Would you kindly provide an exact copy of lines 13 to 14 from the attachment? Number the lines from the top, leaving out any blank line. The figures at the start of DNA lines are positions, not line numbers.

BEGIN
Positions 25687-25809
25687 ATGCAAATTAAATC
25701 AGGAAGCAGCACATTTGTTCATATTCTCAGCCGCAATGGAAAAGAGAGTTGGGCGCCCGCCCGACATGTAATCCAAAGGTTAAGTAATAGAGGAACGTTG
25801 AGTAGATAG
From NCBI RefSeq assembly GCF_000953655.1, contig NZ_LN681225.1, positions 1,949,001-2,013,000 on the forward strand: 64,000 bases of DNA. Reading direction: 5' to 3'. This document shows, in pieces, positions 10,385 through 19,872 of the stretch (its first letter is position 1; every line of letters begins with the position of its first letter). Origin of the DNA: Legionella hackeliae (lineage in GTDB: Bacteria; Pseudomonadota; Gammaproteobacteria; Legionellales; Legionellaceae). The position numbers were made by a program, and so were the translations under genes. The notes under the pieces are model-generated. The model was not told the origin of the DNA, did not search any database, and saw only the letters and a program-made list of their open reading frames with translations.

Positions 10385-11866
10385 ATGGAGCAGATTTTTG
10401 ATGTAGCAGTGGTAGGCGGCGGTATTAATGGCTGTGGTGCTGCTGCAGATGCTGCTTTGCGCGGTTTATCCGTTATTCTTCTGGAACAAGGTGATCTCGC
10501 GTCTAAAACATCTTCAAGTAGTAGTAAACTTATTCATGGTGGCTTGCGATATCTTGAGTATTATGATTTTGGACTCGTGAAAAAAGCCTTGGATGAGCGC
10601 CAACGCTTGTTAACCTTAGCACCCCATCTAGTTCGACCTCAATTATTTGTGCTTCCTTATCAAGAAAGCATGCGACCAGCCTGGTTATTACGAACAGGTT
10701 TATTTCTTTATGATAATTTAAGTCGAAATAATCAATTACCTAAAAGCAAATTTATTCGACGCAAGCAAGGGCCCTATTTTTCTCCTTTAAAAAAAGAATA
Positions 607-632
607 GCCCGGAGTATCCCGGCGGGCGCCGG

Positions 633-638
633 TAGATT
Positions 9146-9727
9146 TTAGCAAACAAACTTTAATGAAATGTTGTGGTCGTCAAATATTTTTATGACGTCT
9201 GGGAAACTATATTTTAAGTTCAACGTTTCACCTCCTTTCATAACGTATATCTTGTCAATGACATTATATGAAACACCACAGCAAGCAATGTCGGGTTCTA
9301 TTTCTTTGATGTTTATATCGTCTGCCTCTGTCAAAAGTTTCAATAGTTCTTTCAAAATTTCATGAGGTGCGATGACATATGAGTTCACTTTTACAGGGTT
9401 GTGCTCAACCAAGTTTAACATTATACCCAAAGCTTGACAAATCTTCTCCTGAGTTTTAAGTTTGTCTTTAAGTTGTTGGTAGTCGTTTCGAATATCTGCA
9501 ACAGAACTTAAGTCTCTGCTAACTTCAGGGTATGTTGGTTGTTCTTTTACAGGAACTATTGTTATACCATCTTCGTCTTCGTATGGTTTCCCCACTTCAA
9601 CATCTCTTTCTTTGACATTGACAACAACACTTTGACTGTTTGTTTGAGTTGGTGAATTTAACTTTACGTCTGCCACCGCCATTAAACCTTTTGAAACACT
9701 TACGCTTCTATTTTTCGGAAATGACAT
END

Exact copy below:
607 GCCCGGAGTATCCCGGCGGGCGCCGG

Positions 633-638